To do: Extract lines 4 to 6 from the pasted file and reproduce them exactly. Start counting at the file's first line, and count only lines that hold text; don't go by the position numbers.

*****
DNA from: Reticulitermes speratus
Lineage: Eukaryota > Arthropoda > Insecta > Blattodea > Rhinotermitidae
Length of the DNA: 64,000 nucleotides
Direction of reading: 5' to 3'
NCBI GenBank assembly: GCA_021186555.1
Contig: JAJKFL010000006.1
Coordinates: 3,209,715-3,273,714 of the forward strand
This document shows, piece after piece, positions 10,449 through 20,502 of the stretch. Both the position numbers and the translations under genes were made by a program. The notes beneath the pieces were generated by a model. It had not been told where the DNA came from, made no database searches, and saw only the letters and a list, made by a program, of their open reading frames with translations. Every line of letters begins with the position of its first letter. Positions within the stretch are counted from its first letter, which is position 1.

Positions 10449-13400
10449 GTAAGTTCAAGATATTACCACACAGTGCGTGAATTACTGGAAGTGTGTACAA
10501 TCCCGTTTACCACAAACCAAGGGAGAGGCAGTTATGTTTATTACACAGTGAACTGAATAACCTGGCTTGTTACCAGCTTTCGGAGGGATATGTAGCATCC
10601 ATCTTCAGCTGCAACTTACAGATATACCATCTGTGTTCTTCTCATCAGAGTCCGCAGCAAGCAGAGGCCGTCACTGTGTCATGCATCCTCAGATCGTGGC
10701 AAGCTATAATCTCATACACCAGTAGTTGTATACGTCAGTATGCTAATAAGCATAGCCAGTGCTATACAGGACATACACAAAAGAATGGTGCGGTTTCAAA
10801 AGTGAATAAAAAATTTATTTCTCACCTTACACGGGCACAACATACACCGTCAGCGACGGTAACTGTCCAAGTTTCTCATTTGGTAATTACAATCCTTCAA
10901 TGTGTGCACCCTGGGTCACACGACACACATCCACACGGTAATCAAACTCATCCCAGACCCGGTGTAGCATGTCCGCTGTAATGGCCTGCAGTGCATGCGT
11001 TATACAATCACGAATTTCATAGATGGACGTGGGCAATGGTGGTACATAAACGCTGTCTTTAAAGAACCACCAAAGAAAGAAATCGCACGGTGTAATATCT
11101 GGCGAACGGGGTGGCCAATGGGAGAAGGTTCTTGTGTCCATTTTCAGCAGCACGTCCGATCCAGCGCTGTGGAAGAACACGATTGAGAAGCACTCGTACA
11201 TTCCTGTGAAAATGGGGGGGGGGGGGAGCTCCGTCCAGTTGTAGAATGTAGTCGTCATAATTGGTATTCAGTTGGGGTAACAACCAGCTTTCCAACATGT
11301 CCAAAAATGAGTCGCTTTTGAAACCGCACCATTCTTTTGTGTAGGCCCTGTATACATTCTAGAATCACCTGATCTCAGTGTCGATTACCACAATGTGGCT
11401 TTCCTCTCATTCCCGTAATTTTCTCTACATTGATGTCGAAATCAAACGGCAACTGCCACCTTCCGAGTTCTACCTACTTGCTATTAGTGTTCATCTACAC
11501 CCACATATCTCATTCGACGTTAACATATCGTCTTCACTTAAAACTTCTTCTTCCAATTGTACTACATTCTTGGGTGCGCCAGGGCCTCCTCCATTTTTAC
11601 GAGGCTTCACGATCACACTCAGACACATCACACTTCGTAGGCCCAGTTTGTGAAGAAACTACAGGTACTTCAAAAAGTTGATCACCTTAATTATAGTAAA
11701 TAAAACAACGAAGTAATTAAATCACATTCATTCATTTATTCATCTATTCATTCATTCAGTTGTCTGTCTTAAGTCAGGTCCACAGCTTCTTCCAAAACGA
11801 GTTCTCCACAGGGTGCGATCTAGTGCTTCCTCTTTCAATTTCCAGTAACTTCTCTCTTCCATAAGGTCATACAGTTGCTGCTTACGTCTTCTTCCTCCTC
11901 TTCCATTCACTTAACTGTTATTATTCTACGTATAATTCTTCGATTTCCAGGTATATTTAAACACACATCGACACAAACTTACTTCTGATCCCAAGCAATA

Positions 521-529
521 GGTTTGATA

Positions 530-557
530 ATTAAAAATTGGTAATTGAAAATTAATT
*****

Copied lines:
Direction of reading: 5' to 3'
NCBI GenBank assembly: GCA_021186555.1
Contig: JAJKFL010000006.1